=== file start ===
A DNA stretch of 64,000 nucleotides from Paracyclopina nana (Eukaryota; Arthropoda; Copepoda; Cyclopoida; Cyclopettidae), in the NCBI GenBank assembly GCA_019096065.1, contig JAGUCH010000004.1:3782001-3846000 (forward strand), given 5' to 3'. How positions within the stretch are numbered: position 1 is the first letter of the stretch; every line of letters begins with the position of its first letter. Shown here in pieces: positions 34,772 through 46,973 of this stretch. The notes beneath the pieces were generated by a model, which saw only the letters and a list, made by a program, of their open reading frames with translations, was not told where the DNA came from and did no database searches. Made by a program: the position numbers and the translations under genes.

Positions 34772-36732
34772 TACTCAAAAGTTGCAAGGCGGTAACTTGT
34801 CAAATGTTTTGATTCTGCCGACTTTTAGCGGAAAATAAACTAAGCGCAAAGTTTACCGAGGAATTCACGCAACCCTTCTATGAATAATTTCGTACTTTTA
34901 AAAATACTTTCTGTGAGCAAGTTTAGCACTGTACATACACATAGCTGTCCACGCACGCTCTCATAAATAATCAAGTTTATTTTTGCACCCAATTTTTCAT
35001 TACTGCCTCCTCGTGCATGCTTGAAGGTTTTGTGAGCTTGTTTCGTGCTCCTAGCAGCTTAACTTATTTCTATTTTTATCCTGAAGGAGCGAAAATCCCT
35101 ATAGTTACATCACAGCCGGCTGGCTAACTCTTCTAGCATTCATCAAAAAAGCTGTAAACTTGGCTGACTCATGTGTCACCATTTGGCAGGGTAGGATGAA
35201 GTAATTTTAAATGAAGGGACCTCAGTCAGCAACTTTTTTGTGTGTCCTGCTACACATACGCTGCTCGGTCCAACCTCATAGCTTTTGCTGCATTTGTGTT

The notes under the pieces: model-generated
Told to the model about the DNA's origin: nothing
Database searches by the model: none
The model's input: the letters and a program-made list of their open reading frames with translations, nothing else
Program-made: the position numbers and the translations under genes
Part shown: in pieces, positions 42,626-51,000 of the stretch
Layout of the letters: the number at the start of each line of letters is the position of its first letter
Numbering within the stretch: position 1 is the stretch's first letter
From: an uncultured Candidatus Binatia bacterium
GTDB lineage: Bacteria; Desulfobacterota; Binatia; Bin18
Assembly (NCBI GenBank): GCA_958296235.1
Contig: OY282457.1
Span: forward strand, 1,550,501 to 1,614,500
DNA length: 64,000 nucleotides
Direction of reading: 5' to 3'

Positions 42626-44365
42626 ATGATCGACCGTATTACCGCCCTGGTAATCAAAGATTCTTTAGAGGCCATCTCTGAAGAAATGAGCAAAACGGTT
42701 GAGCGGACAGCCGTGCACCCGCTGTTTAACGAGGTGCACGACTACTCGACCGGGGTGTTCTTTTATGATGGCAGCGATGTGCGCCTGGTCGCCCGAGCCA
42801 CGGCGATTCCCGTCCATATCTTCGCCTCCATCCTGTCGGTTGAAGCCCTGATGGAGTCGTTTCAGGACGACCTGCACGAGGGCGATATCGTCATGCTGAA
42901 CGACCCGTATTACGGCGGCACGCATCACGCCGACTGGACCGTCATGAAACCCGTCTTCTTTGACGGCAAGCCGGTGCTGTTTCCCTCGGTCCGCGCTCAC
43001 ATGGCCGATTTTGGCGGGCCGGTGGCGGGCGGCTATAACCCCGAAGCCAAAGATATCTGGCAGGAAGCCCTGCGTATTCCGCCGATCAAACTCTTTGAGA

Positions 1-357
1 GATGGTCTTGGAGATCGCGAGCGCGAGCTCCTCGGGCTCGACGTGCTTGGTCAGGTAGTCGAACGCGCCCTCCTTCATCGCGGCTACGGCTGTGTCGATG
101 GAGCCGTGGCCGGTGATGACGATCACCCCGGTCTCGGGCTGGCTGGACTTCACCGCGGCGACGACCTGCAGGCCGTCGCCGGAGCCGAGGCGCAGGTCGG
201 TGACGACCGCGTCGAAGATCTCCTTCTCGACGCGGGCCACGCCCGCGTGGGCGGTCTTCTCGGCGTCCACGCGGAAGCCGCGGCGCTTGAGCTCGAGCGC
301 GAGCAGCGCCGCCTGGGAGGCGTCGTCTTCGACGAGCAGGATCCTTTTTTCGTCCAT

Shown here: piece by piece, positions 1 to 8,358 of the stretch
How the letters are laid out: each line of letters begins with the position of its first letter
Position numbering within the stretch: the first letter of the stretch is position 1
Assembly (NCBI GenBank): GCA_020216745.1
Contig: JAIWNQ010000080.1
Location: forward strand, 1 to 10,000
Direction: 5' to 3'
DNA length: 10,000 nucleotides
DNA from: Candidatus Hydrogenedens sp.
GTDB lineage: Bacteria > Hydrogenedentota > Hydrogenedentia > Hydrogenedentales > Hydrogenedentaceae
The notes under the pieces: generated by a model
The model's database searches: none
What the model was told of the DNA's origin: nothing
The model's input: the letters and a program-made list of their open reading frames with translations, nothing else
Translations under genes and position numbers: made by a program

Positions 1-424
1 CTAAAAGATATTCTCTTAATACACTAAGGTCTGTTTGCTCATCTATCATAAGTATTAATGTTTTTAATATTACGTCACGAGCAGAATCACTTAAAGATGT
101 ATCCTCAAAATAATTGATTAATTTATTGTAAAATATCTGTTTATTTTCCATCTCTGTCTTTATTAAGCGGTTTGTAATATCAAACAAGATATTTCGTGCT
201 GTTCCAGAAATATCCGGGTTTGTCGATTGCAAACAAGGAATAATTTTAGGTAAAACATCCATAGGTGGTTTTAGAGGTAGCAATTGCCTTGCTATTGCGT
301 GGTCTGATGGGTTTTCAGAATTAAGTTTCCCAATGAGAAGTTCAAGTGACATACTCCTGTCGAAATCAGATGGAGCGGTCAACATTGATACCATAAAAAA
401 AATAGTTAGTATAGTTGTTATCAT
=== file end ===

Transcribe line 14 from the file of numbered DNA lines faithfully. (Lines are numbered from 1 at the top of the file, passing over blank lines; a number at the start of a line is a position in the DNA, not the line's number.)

Part shown: in pieces, positions 42,626-51,000 of the stretch